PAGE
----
Philippines Sets Price Cap On Sugar

The Sugar Regulatory Administration (SRA)

The Sugar Regulatory Administration (SRA) has set an ideal price cap on sugar, a move seen to stop profiteering in the local market, especially when farmgate prices for the sweetener are low.

SRA is pushing for a suggested retail price (SRP) of P50 per kilogram on refined sugar and P45 per kilogram for brown sugar.

As of December 29, the average retail price for raw sugar stands at P55.45 a kilo, while refined sugar costs P65.08 a kilo on average.

SRA Administrator Hermenegildo R. Serafica said his agency already submitted to the Department of Agriculture (DA), Department of Trade and Industry (DTI) and Department of Finance (DOF) the cost of production and transportation of sugar to domestic market as basis for its recommendation to impose SRP on sugar.

Last month, SRA Board Member Emilio Yulo III said the rising retail prices of sugar should be blamed to “profiteering” and that it is the “responsibility” of the DTI to address it.

He then pointed out that while retail price of sugar remains high, the millsite price of the commodity has been on the downtrend in the past weeks.

“We would like an SRP on sugar. We are unfairly blamed for the prices, that producers are making a lot of money, but the truth is we are just surviving,” Yulo said.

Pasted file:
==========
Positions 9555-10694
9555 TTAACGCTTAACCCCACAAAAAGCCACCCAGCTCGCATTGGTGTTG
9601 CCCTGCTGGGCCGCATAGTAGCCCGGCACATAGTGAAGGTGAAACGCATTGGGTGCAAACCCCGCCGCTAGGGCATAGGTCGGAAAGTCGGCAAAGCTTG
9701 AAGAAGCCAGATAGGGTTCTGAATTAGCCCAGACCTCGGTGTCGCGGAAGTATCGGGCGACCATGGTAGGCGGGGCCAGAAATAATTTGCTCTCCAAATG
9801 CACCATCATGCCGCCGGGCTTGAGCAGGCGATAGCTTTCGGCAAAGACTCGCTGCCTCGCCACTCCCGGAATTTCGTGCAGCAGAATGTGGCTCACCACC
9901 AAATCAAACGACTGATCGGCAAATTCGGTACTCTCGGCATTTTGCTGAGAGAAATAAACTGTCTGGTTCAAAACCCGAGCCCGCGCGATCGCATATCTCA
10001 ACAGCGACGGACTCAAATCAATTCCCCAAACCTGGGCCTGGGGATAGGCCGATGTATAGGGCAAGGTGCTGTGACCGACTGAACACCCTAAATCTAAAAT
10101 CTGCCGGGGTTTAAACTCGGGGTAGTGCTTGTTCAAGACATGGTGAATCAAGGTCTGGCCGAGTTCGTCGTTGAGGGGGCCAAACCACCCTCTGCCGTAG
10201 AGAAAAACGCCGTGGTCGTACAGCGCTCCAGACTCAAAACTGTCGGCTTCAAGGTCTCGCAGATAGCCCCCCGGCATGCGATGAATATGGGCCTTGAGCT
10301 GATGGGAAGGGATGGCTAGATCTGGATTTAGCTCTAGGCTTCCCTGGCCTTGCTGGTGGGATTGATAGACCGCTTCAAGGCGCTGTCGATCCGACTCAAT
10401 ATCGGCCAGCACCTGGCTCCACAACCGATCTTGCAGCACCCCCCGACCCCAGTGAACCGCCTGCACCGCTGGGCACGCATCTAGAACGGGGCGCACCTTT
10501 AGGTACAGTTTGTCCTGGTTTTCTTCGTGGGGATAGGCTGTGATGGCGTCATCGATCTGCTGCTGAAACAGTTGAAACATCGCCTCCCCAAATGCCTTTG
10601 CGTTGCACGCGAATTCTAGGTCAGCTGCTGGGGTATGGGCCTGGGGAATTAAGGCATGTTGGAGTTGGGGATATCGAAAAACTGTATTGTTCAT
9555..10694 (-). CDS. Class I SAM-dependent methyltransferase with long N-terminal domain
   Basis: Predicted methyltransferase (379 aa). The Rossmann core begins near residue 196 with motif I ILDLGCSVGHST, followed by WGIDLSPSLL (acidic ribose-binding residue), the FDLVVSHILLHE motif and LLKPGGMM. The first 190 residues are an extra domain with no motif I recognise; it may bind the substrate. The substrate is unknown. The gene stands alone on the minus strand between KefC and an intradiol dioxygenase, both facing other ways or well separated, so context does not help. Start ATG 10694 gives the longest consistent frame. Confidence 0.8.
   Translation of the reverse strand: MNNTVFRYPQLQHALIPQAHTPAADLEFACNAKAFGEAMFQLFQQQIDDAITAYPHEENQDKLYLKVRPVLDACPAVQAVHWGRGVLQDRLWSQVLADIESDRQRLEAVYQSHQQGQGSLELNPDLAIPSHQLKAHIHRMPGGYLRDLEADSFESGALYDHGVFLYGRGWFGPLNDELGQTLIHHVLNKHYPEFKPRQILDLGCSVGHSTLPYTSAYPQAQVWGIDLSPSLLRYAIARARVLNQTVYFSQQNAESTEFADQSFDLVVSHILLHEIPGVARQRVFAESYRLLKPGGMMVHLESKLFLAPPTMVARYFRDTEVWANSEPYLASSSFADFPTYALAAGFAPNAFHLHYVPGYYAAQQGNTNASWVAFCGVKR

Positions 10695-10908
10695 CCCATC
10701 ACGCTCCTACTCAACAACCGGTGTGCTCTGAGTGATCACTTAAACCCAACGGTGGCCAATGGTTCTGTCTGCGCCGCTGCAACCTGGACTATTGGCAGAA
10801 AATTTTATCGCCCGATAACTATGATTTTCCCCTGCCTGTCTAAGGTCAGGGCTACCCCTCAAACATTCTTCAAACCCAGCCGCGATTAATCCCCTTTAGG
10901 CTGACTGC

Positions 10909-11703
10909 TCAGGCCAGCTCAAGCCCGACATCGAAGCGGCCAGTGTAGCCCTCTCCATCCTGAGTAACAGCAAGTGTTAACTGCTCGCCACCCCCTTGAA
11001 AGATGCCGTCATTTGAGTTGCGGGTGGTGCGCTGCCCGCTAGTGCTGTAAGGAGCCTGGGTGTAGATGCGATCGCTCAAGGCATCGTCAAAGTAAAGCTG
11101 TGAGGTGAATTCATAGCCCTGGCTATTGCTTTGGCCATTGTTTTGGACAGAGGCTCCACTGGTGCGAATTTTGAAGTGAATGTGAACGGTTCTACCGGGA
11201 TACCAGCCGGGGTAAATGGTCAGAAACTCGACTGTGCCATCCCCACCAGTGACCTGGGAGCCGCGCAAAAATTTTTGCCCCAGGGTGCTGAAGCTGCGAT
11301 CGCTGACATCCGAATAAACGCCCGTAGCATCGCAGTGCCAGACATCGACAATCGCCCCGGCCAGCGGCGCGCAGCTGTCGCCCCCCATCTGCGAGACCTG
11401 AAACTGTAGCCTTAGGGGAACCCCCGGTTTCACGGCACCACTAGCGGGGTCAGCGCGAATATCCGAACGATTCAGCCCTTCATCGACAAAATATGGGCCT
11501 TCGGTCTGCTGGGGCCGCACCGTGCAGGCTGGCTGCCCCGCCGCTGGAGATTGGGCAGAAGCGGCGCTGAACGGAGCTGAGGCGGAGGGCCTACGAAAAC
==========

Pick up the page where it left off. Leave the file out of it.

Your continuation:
Yulo, in an earlier report, also criticized Trade Secretary Ramon Lopez for always talking about importation as if it was the solution to the rising cost of sugar.

There has been a clamor among local food processors and producers to import more sugar as well as for the government to suspend the implementation of the entire second phase of Tax Reform for Acceleration and Inclusion (TRAIN) law.

TRAIN is the first tax reform the Philippines has adopted in so many years.

Under the one year old tax reform, the excise tax on gasoline went up to P4.35 a liter in 2018. This is supposed to go up by P9 a liter this year and P10 in 2020.

The Confederation of Sugar Producers’ Associations, Inc. (CONFED), the biggest group of sugar producers in the Philippines, pointed out that fuel is the biggest cost component in sugar production from “start to finish.”

The imposition of excise tax for fuel, according to them, has “greatly” increased their production cost.

Meanwhile, Philippine Food Processors and Exporters Organization, Inc. (Philfoodex) President Roberto Amores said before that they should be allowed to directly import as much as 100,000 metric tons (MT) of sugar to “strike a balance” between industries that were affected by the high cost of the commodity.

“We’ve been asking SRA to allow a limited scale of importation of sugar for processing because it is cheaper. We are not asking for too much. We don’t like to compete and displace the sugar industry including the sugar workers. We are one with the sugar workers,” Amores said.

“If we can’t process, we will also be forced to displace our workers,” he added.

PhilFoodex is composed of 12,000 micro, small, medium and large-scale food manufacturers and exporters.

Serafica said that for now, prices of sugar are still “fair for all,” but the agency is also “closely monitoring” the market.

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